D Locks will only ever secure one wheel and the frame, I think most do it on the front rather than rear wheel because it is easier to get away with the front, faster and less oily.

    Maintenance is a toughie. Have you any experience? You can either entrust it to a decent LBS (local bike shop) or try to do it yourself with the aid of a book. I quite like the Fred Milson / Haynes manual as it covers the basics pretty well. You'll also find a whole load of videos on YouTube, although they are of varying quality. A good basic site is Bicycle Tutor, although not everything is covered in great detail, it has most things. Between that and a book, you should be able to do most of it.
     
  6. chrisb1357

    chrisb1357 Über Member

    Welcome to the Forum.

    I have only been cycyling 4 weeks myself and have so far managed to fit new tyres and tubes, Strip down the V brake sysytem and re align the breakes and setup and all this with the help from people on here and youtube videos

    chris
     
  7. Mark_Robson

    Mark_Robson Senior Member

    Don't forget that Google is your friend. There is a video for just about anything you may need help with on Youtube and there are sites like Sheldon Brown and Bicycle Tutor. Also I've no doubt that you will find someone in this forum who will be able to answer any questions that you might have.
     
  8. OP
    OP
    pathfinder

    pathfinder New Member

    yep, i'll check out those videos/resources once i'm done with my school exams season which lasts from now till end of may. For now, I'll just have to keep my fingers crossed and pray that I'll never have to do much maintenance/repair myself. As for fiddling with the gears, I'll head Norm's advice until I'm more experienced and have more time to figure out the workings of the gears.
     
  9. OP
    OP
    pathfinder

    pathfinder New Member

    thanks for the reply btw :tongue:
     
  10. Norm

    Norm Guest

    NP, enjoy! :tongue:
     
  11. wanda2010

    wanda2010 Veteran

    Location:
    London
    Hi Mike, re road experience in London, you might find it useful to contact the company below and discuss any concerns/requirements you have.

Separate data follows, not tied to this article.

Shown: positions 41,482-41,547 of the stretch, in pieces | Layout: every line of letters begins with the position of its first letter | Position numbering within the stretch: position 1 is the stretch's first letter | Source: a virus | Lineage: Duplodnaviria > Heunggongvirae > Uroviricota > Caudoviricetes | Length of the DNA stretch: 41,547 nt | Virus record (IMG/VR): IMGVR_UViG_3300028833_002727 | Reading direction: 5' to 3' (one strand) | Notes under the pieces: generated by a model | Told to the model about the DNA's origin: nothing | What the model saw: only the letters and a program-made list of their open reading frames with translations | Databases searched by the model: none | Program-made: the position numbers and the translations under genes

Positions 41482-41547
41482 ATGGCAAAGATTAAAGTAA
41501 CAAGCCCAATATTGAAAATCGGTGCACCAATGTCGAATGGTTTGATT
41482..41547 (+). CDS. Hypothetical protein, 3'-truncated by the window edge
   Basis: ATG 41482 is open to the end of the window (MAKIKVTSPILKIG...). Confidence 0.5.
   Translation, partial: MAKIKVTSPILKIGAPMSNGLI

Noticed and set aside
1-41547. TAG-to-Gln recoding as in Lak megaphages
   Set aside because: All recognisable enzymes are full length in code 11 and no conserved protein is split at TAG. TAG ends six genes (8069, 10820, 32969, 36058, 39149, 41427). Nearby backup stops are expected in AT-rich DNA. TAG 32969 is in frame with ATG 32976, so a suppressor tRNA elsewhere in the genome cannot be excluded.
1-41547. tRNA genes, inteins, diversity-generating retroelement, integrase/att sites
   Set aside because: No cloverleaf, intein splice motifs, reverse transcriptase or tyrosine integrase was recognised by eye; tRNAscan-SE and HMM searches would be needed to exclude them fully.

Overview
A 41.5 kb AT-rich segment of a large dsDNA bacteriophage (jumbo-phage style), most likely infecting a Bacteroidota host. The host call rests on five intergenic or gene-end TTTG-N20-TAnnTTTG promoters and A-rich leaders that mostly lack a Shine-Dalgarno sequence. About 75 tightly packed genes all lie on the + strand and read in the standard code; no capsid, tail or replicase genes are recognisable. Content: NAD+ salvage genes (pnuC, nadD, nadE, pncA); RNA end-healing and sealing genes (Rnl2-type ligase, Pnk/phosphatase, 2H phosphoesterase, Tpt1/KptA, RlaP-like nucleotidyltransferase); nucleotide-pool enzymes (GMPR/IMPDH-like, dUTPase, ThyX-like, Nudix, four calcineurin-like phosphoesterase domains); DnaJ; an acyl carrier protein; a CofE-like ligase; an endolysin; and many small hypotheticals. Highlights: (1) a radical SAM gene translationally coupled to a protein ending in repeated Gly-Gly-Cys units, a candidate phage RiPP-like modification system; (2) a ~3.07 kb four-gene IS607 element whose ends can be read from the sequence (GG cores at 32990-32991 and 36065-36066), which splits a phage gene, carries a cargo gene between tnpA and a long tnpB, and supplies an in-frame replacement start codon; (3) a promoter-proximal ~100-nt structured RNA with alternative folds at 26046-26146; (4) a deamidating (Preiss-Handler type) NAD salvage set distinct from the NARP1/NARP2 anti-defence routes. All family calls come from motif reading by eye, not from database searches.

http://www.cycletraining.co.uk/training/

    There may be a charged involved or it may be free depending on what your borough offers.

    I can't offer any maintenance tips as I'm just getting into that area myself ;)
     
  12. OP
    OP
    pathfinder

    pathfinder New Member

    thanks wanda ;)
     
  13. summerdays

    summerdays Cycling in the sun Moderator

    Location:
    Bristol
    I was told that it was more expensive to replace the back wheel so I lock that and the frame. I've also fitted those skewers that need a special allen key to unlock to make it harder.
     
  14. OP
    OP
    pathfinder

    pathfinder New Member

    Hmmm which skewers are you referring to? Sorry, I'm not familiar with all the bike parts at the moment.
     
  15. summerdays

    summerdays Cycling in the sun Moderator

    Location:
    Bristol
    The ones that go through the wheel - I'm having a day when I can't remember the names of things ... sort of like a quick release lever that goes through a wheel but without the quick release. It doesn't add tons of security - they would just need the 5 sided allen key to undo it but it prevents the opportunist passer by walking off with my wheel. Means you have to carry it in case you have a puncture.